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US Hospital Payment Adjustments For Innovative Technology Lag Behind Those In Germany France And Japan

Author: John Hernandez, Susanne F. Machacz, James C. Robinson
$15.00

Medicare pioneered add-on payments to facilitate the adoption of innovative technologies under its hospital prospective payment system. US policy makers are now experimenting with broader value-based payment initiatives, but these have not been adjusted for innovation. This article examines the structure, processes, and experience with Medicare’s hospital new technology add-on payment program since its inception in 2001 and compares it with analogous payment systems in Germany, France, and Japan. Between 2001 and 2015 CMS approved nineteen of fifty-three applications for the new technology add-on payment program. We found that the program resulted in $201.7 million in Medicare payments in fiscal years 2002–13—less than half the level anticipated by Congress and only 34 percent of the amount projected by CMS. The US program approved considerably fewer innovative technologies, compared to analogous technology payment mechanisms in Germany, France and Japan. We conclude that it is important to adjust payments for new medical innovations within prospective and value-based payment systems explicitly as well as implicitly. The most straightforward method to use in adjusting value-based payments is for the insurer to retrospectively adjust spending targets to account for the cost of new technologies. If CMS made such retrospective adjustments, it would not financially penalize hospitals for adopting beneficial innovations.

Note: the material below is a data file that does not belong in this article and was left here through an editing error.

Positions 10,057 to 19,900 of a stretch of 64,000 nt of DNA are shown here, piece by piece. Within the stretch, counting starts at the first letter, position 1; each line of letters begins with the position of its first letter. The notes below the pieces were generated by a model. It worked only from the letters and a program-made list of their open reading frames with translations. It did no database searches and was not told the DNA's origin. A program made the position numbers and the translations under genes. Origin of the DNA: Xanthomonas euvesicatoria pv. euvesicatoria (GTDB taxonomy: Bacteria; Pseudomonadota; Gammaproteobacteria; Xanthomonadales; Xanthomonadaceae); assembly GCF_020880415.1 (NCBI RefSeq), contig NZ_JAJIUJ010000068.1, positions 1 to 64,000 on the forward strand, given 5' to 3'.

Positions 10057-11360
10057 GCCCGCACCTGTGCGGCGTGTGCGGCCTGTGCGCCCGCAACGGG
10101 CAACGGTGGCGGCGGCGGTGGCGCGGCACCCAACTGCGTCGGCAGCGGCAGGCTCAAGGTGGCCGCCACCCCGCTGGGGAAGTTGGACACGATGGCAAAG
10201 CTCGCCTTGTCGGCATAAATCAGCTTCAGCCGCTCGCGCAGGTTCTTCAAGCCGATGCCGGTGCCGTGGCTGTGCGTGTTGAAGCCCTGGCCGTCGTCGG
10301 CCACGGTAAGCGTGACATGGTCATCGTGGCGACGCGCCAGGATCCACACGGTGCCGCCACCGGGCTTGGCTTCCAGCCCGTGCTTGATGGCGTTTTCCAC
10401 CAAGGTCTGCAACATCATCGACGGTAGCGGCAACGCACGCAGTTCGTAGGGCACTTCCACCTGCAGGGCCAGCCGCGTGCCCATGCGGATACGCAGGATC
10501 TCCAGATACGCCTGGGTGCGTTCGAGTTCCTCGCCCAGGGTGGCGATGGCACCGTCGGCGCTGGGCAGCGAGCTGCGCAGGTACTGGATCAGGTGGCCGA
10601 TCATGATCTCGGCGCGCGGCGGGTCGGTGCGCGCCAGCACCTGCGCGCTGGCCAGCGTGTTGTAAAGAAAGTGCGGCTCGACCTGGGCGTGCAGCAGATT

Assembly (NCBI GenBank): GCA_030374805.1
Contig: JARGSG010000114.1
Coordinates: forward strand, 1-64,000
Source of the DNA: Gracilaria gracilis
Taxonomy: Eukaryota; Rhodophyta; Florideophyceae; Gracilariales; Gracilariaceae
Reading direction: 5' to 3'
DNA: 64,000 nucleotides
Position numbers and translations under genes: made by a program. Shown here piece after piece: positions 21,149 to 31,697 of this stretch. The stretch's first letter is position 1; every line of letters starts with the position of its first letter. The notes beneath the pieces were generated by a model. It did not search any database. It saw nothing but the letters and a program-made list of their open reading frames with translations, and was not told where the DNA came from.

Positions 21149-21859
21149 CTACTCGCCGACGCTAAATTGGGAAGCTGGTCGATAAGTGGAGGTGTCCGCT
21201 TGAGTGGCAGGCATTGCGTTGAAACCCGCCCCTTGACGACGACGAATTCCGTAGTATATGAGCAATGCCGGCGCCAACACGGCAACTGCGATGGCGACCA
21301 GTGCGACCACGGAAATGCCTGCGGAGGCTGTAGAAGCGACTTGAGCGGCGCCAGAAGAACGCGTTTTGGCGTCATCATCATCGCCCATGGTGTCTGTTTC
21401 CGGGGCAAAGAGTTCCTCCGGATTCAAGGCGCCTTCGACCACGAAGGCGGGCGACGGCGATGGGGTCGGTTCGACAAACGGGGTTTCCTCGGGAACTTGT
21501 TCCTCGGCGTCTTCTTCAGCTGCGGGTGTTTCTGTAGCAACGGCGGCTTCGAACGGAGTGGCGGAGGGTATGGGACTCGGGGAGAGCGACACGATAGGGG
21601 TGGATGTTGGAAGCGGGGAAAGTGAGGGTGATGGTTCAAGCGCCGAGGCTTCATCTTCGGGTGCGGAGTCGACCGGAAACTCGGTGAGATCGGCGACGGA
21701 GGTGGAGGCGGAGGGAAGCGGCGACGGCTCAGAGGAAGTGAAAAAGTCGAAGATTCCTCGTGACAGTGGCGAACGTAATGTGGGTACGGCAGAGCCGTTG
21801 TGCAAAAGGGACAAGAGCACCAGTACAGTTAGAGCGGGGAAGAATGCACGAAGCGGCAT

Medicare pioneered add-on payments to facilitate the adoption of innovative technologies under its hospital prospective payment system. US policy makers are now experimenting with broader value-based payment initiatives, but these have not been adjusted for innovation. This article examines the structure, processes, and experience with Medicare’s hospital new technology add-on payment program since its inception in 2001 and compares it with analogous payment systems in Germany, France, and Japan. Between 2001 and 2015 CMS approved nineteen of fifty-three applications for the new technology add-on payment program. We found that the program resulted in $201.7 million in Medicare payments in fiscal years 2002–13—less than half the level anticipated by Congress and only 34 percent of the amount projected by CMS. The US program approved considerably fewer innovative technologies, compared to analogous technology payment mechanisms in Germany, France and Japan. We conclude that it is important to adjust payments for new medical innovations within prospective and value-based payment systems explicitly as well as implicitly. The most straightforward method to use in adjusting value-based payments is for the insurer to retrospectively adjust spending targets to account for the cost of new technologies. If CMS made such retrospective adjustments, it would not financially penalize hospitals for adopting beneficial innovations.

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